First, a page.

The color accuracy of each color patch in a digital image wasevaluated by the CIELAB color difference Eab
*  betweenthe encoded color in the image and the spectroradiometerreference color data. It is generally accepted that Eab
* =1produces a just noticeable difference between two colors. Thecolor differenceEab
* is calculated as the geometric differencebetween two color points in the CIELAB three-dimensionalcolor space as follows:
350 400 450 500 550 600 650 700 750 800
Daylight fluorescentCool white fluorescentIncandescentD65 White
Fig. 3 Normalized spectral distributions of the lamps used in the lightbooth compared to a CIE D65 Daylight Illuminant
Fig. 2 Range of colors used in theNIST CQS color chart whenilluminated by a CIE D65Illuminant . The flesh tonecolors in the Digital ColorCheckerSG are also shown. The typicalcolor span of monitors is indicatedby the black sRGB triangle
J Digit Imaging
L 2 a 2 b 2q
Where each color is defined by its lightness (L*) and hue(a* and b*) coordinates.
It is also useful to determine the CIELAB chroma C ab* ,
CIELAB chroma difference Cab* , and lightness difference
L* between two colors as follows:
a 2 b 2q
Cab Cab;1Cab;0 3
L L1L0 4
A more recent formulation of the perceived color differ-ence model was put forth by CIE DE2000 . Although, thisformulation is considered to be more appropriate for a CIEDE2000 color difference of E005.
In addition to characterizing the baseline color error of theacquired images, two color correction methods were investi-gated for their effectiveness. The X-Rite ProfileMaker 5 andresearch software from the University Hospital of Ghent [10,11]. Both of these methods required the use of a reference color
chart. An image of the reference color chart was taken under thesame camera settings and lighting conditions as the test target.The color correction software then evaluated the capturedreference image and determined correction factors based onwhat the colors in the reference image should have been (pervendor measurements). The commercial color correction meth-od used the common practice of creating color profiles, for thegiven measurement conditions, that conformed to the interna-tional color consortium (ICC) color profile specification stan-dard . This is a color correction methodology that is pop-ular in the professional photography and print industry. An ICCcompliant digital image viewing software can apply the ICCprofile on the corresponding original test image to generate acolor-corrected image. In contrast, the University Hospital ofGhent color correction software created new color-correctedJPEG images directly, without the use of ICC profiles.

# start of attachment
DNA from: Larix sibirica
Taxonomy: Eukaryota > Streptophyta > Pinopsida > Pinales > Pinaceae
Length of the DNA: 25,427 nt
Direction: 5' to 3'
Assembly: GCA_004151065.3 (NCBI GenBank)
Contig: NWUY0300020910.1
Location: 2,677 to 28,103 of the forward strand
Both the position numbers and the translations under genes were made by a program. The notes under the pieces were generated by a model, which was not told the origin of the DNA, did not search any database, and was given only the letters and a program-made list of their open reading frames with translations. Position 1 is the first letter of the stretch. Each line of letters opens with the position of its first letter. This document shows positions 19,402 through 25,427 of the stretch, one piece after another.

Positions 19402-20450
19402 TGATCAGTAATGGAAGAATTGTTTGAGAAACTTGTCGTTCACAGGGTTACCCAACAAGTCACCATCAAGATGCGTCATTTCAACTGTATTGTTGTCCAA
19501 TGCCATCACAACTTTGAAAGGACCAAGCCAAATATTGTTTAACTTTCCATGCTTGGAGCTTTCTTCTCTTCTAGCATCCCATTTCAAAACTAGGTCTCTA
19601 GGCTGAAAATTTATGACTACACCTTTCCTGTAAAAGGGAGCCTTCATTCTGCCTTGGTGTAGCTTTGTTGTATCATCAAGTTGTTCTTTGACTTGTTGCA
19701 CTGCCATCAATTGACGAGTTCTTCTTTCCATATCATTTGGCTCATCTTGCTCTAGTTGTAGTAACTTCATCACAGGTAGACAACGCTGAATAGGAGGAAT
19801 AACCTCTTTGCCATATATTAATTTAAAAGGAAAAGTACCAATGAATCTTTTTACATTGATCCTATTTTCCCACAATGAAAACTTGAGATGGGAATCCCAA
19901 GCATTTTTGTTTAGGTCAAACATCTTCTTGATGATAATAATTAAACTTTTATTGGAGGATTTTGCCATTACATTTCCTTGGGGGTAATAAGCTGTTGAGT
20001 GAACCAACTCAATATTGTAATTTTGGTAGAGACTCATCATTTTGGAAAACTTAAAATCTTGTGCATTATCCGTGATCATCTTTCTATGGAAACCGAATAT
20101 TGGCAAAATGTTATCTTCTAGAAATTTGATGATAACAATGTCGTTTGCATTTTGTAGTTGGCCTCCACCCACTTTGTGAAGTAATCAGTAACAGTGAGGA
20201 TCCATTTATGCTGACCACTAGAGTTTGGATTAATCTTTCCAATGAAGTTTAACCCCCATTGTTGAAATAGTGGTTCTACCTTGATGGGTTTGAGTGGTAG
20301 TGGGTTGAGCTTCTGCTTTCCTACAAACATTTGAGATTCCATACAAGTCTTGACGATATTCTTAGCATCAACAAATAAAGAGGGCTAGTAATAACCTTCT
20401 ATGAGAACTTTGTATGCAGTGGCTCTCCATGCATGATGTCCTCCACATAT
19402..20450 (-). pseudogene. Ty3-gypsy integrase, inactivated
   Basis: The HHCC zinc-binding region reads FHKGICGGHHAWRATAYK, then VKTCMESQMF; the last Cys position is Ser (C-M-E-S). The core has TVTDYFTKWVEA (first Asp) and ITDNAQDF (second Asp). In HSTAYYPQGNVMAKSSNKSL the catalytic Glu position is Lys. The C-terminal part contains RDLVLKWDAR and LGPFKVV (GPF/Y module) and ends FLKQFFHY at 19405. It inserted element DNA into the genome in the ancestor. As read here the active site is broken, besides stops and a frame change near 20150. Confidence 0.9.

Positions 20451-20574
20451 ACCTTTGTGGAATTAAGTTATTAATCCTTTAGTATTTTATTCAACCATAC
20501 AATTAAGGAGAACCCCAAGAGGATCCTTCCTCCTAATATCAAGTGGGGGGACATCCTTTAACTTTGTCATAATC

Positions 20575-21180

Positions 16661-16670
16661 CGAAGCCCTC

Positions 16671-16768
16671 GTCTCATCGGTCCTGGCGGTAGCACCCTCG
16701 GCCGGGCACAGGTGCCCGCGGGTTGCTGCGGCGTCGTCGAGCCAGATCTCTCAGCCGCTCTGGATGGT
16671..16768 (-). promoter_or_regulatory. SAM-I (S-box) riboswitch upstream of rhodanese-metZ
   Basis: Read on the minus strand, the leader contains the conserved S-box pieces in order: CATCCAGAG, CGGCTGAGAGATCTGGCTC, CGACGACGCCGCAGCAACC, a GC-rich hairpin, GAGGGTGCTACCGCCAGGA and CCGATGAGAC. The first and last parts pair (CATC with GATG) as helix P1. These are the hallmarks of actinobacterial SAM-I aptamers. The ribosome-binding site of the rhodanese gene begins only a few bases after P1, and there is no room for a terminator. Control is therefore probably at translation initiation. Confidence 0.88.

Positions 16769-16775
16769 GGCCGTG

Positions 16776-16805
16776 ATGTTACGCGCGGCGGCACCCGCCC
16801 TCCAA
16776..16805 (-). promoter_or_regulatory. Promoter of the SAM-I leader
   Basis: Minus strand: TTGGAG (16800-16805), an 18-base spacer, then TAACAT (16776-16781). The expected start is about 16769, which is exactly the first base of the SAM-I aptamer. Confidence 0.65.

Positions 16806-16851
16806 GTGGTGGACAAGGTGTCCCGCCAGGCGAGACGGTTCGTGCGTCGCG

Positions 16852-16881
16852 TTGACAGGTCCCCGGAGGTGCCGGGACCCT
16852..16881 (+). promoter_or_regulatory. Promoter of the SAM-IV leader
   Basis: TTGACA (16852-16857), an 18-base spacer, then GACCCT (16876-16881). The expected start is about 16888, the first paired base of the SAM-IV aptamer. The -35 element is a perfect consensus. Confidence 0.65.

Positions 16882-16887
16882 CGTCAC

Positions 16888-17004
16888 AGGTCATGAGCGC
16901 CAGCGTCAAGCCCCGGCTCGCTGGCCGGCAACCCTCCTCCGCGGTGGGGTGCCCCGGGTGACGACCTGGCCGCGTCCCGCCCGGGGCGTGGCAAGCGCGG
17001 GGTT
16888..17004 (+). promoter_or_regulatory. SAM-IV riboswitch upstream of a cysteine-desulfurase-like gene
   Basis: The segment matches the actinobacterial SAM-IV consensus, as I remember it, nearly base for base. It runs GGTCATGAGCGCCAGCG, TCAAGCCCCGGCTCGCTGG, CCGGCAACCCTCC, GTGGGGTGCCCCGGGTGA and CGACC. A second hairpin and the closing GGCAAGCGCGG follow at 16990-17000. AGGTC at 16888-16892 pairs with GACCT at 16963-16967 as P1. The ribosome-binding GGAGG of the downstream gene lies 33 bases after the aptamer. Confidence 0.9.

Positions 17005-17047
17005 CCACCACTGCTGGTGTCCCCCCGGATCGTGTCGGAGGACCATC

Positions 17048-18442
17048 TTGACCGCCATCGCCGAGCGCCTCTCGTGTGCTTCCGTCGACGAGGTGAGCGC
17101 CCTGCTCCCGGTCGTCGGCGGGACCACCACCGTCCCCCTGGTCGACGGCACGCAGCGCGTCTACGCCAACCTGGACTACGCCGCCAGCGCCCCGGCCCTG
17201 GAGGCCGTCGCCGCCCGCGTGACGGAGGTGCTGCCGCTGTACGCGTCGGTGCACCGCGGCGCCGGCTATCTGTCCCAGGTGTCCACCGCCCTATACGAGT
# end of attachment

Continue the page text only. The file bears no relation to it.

Results and Discussion
This parametric study evaluated three main effects consideredto be important factors that could influence the color accuracyof the image capture process as follows: the camera technol-ogy, the illumination spectra, and the target color chart
Table 1 Characteristics of cameras used in this study
Camera Color depth Number of pixels White balance Color space Image format
Cell phone (Apple iPhone 4) 24-bit RGB 5 million Auto sRGB JPEG
Point-and-shoot (Nikon Coolpix P100) Not available(Presumably 24-bit RGB)
10.6 million Auto sRGB JPEG
Digital SLR (Sony Alpha A100) 24-bit RGB 10.8 million Auto sRGB JPEG
NIST CQS Color Patches
Fig. 4 Boxplot of CIELAB colordifference for NIST CQS colorpatches captured by the point-and-shoot camera under thedaylight fluorescent lamp
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position in the light booth (single chart in center or two chartsside by side). In addition, interaction effects were also consid-ered between the camera type and illumination spectra, cam-era type and chart position, and illumination spectra and chartposition. The significance of the three main effects and threeinteraction effects was evaluated by performing an analysis ofvariance for each color patch  (a separate analysis ofvariance was completed for each color because of non-constant variance in the residuals of a combined color model).Among all 35 color patch models, only 19 of the 210 estimat-ed effects were not significant at the 0.05 level.
Of these 19 nonsignificant effects, there were three inter-action effects that were not significant among saturated colorsand six interactions that were not significant among the fleshtones. The remaining nonsignificant effects were associatedwith position in the l...